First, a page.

Concordia University Presents

The Walrus Talks Play

Toronto Wednesday, May 6, 2015, 7 p.m.

TOL

Featuring:

  • The Organization of Play by Ken Dryden, author, lawyer, goaltender
  • The Emerging Culture of Play by Lynn Hughes, Concordia University
  • The Handshake and the Calligraphy Brush by Pico Iyer, author
  • Is Sports Still Play? by Bruce Kidd, University of Toronto
  • The Art of Play by Mark Kingwell, University of Toronto
  • At Play in the Fields of the Future by Jason Edward Lewis, Concordia University
  • Expectation is Play’s Enemy by Marnie McBean, Olympic athlete
  • Cheating by Dick Pound, former president, World Anti-Doping Agency
  • Breaking Barriers by Mary Spencer, boxer

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Ken Dryden was both a member of Parliament and minister of social development in the Paul Martin government. As goaltender for the Montreal Canadiens in the ’70s, he helped the team win six Stanley Cups, and he played with Team Canada 1972. He is a member of the Hockey Hall of Fame and Canada’s Sports Hall of Fame, and he has written six books, including The Game and, most recently, Becoming Canada. He teaches at McGill, Calgary, Ryerson, Saskatchewan, and Memorial universities. He and his wife, Lynda, live in Toronto and have two children.


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Lynn Hughes has a scholarly background in art, English literature, and the history and philosophy of science, and she currently holds Concordia University’s research chair in interaction design and games innovation. Beginning in 2000, she helped launch the research centre Hexagram Concordia, where she co-directed the inter-university new-media research group Interstices. Along with Bart Simon, she founded the Concordia research centre Technoculture, Art and Games, which promotes collaborations beyond the university, particularly with independent game designers and small studios. Lynn works through the university network and with federal and provincial funding councils to recognize both new media and research creation as important tools to disseminate contemporary knowledge.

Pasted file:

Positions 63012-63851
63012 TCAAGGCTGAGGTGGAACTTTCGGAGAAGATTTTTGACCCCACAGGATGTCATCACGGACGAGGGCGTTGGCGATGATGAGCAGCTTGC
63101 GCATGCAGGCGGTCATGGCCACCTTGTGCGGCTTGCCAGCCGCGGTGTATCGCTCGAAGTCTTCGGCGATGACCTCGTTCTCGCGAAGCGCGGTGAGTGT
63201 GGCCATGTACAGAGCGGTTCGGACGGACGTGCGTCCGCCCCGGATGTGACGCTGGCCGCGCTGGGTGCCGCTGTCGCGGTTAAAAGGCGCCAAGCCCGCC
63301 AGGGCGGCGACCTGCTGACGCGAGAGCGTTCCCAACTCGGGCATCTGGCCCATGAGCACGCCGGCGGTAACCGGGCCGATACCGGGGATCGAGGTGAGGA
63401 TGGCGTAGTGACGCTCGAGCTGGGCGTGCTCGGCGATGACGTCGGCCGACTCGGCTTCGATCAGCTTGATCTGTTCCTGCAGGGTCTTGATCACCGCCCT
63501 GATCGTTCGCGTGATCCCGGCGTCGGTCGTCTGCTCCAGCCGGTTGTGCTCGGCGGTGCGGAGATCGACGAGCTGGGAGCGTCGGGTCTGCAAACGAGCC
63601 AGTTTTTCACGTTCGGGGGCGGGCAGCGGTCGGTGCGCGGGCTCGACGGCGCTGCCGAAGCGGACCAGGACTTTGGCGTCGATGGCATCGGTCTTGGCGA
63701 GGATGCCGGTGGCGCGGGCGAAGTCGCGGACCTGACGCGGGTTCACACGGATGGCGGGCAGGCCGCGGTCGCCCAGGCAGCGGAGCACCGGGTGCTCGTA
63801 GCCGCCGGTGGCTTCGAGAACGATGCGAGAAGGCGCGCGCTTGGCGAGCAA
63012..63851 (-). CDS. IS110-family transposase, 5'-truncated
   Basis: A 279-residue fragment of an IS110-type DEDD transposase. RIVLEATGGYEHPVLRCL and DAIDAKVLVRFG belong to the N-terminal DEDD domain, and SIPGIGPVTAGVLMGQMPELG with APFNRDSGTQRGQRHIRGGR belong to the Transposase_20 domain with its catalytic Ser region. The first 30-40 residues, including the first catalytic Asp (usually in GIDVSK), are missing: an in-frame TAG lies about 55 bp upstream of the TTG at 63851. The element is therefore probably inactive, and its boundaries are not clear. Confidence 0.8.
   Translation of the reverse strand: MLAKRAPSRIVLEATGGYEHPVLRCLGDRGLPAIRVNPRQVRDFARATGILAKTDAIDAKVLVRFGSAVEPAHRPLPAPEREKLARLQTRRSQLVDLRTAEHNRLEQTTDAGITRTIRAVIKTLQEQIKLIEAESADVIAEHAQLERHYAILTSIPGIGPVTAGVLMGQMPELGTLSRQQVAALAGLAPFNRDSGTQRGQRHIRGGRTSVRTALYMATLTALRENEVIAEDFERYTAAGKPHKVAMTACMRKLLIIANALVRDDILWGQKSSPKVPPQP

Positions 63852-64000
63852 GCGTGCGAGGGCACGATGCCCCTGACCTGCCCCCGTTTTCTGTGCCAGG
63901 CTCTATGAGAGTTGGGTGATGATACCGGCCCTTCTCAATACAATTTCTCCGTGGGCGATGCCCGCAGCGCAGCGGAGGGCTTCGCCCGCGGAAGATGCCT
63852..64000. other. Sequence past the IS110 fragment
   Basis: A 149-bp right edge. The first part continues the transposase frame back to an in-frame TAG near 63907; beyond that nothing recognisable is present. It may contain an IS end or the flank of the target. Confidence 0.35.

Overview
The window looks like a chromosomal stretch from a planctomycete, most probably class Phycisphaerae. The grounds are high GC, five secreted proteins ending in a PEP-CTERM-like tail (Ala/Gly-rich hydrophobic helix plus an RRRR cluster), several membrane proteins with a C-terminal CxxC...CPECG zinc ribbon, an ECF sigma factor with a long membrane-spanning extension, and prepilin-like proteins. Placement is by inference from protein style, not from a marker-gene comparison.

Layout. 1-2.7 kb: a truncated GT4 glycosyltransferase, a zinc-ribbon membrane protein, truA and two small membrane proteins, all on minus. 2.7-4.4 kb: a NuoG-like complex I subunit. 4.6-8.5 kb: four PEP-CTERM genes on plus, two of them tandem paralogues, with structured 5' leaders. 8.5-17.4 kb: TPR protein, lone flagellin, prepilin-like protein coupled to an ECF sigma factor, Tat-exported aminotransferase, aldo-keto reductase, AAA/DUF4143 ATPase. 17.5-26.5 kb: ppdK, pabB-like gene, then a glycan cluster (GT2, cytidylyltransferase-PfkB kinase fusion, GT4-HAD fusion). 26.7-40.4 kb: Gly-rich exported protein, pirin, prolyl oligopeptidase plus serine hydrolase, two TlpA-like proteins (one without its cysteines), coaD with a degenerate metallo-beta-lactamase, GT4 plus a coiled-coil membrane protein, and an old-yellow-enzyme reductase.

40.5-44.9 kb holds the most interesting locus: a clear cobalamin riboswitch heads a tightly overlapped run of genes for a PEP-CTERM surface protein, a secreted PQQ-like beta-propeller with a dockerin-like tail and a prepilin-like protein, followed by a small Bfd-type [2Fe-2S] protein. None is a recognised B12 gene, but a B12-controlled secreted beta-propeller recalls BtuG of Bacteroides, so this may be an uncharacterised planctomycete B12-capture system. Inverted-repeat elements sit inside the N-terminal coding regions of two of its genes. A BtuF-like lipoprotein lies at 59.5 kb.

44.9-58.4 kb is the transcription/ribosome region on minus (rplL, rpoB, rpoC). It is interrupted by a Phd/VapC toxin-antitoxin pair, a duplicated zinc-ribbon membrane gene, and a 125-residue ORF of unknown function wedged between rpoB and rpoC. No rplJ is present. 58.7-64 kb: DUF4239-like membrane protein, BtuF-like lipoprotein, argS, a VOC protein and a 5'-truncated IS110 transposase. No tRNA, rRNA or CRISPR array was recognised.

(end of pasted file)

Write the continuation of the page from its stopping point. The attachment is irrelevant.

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Pico Iyer was born in Oxford in 1957 to parents from India and educated at Eton, Oxford, and Harvard. He is the author of several books about cultures converging, including Video Night in Kathmandu, The Lady and the Monk, The Global Soul, and, most recently, Abandon. His articles appear often in magazines such as Harper’s, Time, and The New York Review of Books. He lives in suburban Japan.


Bruce Kidd is vice-president and principal of the University of Toronto Scarborough and a professor of kinesiology and physical education. Bruce was champion in the six miles at the 1962 Commonwealth Games, and, after fifty-two years, he still holds the Canadian junior record for the 5,000 metres. He has participated in the Olympics as an athlete, journalist, contributor to the arts and culture programs, and accredited social scientist. In 2007, he coordinated the literature reviews that shaped the policies of the United Nations Office on Sport for Development and Peace, and as chair of the Commonwealth Advisory Body on Sport from 2009 to 2013, he strengthened the Commonwealth Secretariat’s commitment to sport as a means of development. He was founding chair of the Olympic Academy of Canada, served on the boards for Toronto’s 1996 and 2008 Olympic bids, and helped plan the 2015 Pan Am and Parapan American Games in Toronto. He is an officer of the Order of Canada.


Mark Kingwell is a professor of philosophy at the University of Toronto and a contributing editor of Harper’s. He is the author or co-author of seventeen books of political, cultural, and aesthetic theory, including the bestsellers Better Living, The World We Want, Concrete Reveries, and Glenn Gould. His writing has appeared in more than forty mainstream publications, including the New York Times, the New York Post, the Wall Street Journal, the Guardian, Utne Reader, Bookforum, the Toronto Star, and Queen’s Quarterly; he is also a former columnist for Adbusters, the National Post, and the Globe and Mail. A new collection of his essays, Measure Yourself against the Earth, will appear in September 2015.